Joachim Roesler is taking his Angus RowCruiser, Kairos, out. Several of these craft have done well in the Race to Alaska, as did Joe last year. The design seems made for these kinds of challenges. I am pretty confident Joachim and his RowCruiser will do fine. Besides, he’s a fellow Nutmegger. He’s sailing/rowing under his WaterTribe name of TeamKairos.
Two Chesapeake Light Craft (CLC) designs are going to sail this year. HolyMackerel will sail a CLC Southwester Dory singlehanded. Guitarman and Reader will sail a CLC Northeaster Dory as a double. They should also do fine. I wish someone was taking the CLC Waterlust sailing canoe this year. I’m curious to see how that design does.
The most eye opening design in this year’s challenge is Dave Gentry’s Indonesian Perahu Katir double outrigger sailing canoe. Gentry is a master of the skin-on-frame technique. Although this design looks fragile, it’s based on a design that proved itself in the South Pacific. This should be exciting to follow this year. Gentry is sailing under his WaterTribe name of Gentrification.
Yes, I still plan on doing this some day. Until the day I push off the Fort DeSoto beach, I content myself with some local paddling and sailing in my Pungo 120 kayak. We have some wonderful venues in Stafford, Virginia. Lake Mooney is our 500 acre reservoir that does not allow the use of gas engines. You see only kayaks and canoes now. On a rare windy day, my homemade sail rig moves my Pungo along quite nicely. We also have the Crow’s Nest Natural Area Preserve on the Potomac River. This area has been left pristine since the Civil War. The wildlife viewable here is magnificent. And the canoe/kayak launch ramp to the Crow’s Nest Water Trail is just flat cool. We also have Abel Reservoir for a short afternoon paddle and commune with nature and the Mallows Bay area just a brisk two and a half mile paddle across the Potomac on the flood tide.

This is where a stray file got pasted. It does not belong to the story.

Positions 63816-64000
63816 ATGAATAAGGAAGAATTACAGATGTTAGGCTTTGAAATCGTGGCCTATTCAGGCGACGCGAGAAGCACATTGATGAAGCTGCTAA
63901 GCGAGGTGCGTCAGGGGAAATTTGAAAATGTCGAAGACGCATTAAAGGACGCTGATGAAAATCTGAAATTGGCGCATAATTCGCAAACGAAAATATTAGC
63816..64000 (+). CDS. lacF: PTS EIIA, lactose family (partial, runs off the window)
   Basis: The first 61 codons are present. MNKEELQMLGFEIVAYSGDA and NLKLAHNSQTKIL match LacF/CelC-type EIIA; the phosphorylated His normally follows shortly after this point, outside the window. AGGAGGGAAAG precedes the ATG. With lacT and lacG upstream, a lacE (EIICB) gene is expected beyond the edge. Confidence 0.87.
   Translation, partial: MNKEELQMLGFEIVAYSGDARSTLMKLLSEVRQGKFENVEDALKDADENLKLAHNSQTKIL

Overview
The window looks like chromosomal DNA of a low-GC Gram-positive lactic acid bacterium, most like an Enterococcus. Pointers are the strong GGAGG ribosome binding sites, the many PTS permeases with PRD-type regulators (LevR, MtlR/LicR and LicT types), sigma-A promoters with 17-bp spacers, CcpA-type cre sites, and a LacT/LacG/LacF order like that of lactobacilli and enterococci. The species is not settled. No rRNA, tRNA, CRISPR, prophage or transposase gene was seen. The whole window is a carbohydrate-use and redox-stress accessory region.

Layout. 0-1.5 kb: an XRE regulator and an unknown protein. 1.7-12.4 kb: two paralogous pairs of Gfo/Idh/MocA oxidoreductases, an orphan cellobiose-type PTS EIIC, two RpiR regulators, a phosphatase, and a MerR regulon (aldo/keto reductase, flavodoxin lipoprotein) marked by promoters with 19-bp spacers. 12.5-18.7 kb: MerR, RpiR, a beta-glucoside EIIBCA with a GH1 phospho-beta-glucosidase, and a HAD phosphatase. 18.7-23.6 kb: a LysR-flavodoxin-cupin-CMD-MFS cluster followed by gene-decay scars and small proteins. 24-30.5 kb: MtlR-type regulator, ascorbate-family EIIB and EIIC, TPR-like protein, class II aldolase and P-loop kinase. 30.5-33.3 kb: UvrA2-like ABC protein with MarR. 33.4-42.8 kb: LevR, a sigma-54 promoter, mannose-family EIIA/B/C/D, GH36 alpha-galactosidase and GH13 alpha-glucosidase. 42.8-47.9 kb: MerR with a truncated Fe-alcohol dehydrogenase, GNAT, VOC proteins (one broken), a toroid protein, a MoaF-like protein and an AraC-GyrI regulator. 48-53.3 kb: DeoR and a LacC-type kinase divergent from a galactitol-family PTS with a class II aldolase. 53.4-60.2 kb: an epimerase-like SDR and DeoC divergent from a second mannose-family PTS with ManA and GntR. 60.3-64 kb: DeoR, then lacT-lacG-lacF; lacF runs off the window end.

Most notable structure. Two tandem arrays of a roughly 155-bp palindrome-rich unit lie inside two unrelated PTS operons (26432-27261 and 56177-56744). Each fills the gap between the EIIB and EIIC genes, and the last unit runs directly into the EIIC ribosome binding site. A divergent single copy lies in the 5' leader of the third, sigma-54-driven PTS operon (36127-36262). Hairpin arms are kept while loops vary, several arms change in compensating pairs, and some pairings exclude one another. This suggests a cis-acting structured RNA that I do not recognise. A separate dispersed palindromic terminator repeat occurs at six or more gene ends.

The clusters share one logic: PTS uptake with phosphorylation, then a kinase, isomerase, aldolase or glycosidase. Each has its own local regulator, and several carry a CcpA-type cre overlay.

I am still fickle in my love for boat designs. I often unroll my plans for John Welsford’s Walkabout and Iain Oughtred’s MacGregor canoe. I still a have the crush that I developed last year on the new CLC Waterlust Sailing Canoe. The rig is my beloved balanced lug. There is room to sleep within the hull, not a lot, but enough. Secondary propulsion is the Hobie Mirage Drive. This has been proven over the years in the Everglades Challenge. The prospect of using my aging, but still capable, leg muscles rather than my aging arm and shoulder muscles is enticing. I can still carry a Greenland paddle for the time when that new-fangled contraption inevitably gives out. A sailing canoe does not need a trailer, but may become a necessity as I age, and will take little space in my garage. Construction with the CLC kit will be a much simpler challenge. Those are significant selling points. Plus, my growing experience with my little Pungo and its diminutive Hokulea-like sail is convincing me that a sailing canoe is what I’m meant to sail.
I’ll end this the same way I ended it last year and the year before that. Some things will not change. In addition to building the boat and getting to Fort DeSoto, I have to obtain a release from SWMBO to undertake such a crazy-assed and dangerous adventure. She has stood by me through thick and thin and, quite frankly, has had her fill of my risking life and limb. She would be happy to have us live out the remainder of our lives quietly, happily and contentedly as hobbits in the shire. This sounds wonderful… but the ring still calls out for me.